Beginner's guide to 1v1

By Articuno I, Dream Eater Gengar, and Fake Melo. Art by Litra.
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Beginner's guide to 1v1


The 1v1 metagame revolves around a rather simple idea: you bring a team of three Pokémon and pick one of them at Team Preview. Because of this, there are only really two places where skill is important: teambuilding, so that you'll be able to pick a Pokémon that can beat the Pokémon your opponent will bring, and working out which of the three Pokémon your opponent will bring. The format is also generally very offensive, and because there's no switching there's very little difference between a check and a counter. This means that Pokémon such as Mega Mawile can remain unbanned without being overpowered, as Pokémon such as Mega Charizard Y can run sets that counter it. Because of this, the banlist is as follows:


Banned Pokémon:

Banned Items:

Banned Moves:


Teambuilding is a very important aspect of 1v1 despite what many may think. It requires a great amount of metagame knowledge, along with plenty of experience as a player. As a teambuilder, your objective will be to make sure your team isn't so cookie cutter that it can be easily beaten, and it should also be built with intent of reducing the amount of 50/50s you encounter. If you're not familiar with it, a "50/50 situation" is a situation in which you and your opponent both have a 50 percent chance at winning. Teams will always have some weaknesses; however, a skilled teambuilder can make a team where the Pokémon support each other well and you have a higher chance of picking a Pokémon that can win you the matchup. As a newer player, your teams will not be perfect your first few builds; you will need time to learn the meta and what counters what before you can put together a solid team that can do well.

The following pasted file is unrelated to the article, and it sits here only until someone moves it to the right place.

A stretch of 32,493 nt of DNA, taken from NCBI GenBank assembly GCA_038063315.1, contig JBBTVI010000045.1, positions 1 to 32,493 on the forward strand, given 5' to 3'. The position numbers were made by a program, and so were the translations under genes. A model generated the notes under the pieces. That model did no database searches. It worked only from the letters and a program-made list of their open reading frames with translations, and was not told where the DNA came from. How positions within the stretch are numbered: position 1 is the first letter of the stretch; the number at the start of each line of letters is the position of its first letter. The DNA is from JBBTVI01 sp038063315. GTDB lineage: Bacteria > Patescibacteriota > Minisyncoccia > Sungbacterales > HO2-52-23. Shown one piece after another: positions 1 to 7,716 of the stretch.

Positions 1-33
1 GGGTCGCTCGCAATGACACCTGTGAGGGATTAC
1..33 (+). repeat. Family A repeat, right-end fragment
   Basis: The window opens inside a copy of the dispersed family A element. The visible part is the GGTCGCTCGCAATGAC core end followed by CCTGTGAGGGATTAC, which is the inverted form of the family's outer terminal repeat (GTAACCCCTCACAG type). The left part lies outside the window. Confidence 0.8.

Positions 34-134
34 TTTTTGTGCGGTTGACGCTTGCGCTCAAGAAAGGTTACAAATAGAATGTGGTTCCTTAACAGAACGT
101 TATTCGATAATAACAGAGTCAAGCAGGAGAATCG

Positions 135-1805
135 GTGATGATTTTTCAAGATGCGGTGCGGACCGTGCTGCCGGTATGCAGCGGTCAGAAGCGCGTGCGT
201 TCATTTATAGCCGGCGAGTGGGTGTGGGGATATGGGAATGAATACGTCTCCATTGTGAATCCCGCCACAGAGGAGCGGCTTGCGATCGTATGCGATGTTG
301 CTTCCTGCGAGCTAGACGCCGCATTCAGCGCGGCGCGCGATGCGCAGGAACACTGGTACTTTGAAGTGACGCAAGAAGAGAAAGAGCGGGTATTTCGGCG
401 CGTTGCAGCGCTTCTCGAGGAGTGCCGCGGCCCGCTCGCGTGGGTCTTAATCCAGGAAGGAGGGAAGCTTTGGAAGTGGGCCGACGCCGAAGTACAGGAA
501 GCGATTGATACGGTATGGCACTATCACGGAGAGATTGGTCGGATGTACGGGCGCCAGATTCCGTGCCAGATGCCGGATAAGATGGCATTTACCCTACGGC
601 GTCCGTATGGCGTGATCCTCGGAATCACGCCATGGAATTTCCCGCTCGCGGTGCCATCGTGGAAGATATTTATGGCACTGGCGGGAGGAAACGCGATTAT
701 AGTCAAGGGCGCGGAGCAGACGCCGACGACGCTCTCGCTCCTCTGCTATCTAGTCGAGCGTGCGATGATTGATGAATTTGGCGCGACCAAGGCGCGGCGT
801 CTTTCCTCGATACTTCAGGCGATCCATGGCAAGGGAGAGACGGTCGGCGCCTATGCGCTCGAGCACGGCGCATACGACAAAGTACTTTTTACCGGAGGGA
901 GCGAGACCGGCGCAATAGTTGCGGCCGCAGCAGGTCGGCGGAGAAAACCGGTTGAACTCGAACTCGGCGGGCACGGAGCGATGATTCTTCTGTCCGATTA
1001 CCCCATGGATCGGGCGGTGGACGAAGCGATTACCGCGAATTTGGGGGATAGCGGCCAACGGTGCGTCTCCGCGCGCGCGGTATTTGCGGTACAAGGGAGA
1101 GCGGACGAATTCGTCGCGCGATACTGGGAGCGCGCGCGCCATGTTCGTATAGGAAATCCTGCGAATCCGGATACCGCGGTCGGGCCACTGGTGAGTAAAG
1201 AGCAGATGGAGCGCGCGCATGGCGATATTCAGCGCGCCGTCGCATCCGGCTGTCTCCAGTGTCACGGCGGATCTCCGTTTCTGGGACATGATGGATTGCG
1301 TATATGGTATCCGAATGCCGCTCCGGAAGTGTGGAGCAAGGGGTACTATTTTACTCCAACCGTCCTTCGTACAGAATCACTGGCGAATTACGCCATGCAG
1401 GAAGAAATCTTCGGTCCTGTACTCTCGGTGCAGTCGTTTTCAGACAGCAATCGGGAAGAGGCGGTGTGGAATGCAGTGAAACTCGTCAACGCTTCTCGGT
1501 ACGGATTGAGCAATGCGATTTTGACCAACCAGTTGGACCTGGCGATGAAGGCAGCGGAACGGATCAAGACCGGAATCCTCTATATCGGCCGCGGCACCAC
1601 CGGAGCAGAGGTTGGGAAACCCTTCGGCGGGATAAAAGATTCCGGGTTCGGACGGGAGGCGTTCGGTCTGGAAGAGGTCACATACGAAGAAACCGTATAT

Here's some help to get you started! First step, you have to decide which Pokémon you want to build around. By looking through the Viability Rankings, you check which Pokémon lose or win against yours; then, the second Pokémon should be based around the weakness of the first Pokémon so that no Pokémon can easily beat your whole team. As for the last Pokémon, you have to see if your team needs a way to defeat stall or offensive threats in the metagame, and it's important that this Pokémon is able to take on as many Pokémon as possible that threaten both your other Pokémon. Using original sets or lures can strengthen your winning chances, as this enables your Pokémon to defeat a Pokémon that was once counted as its check; for example, Choice Specs Kyurem-B can defeat Mega Mawile, which otherwise can get past it easily. One of the most viable strategies is tweaking EVs to survive a hit that would otherwise KO. Let's take a Kyurem-B against Golem scenario; usually, an Ice Beam from Kyurem-B should be able to take out Golem, but if Golem tweaks its HP and Special Defense correctly (in this particular case, 252 HP and at least 40 SpD), it will be able to survive a hit and retaliate. A common strategy used by teambuilders is to have a glaring weakness to a Pokémon at Team Preview but use a lure set for that Pokémon on one of his Pokémon. Remember, it will take some time for you to learn the metagame and build a good team, so if you don't get it right the first time, just keep practicing and build another team.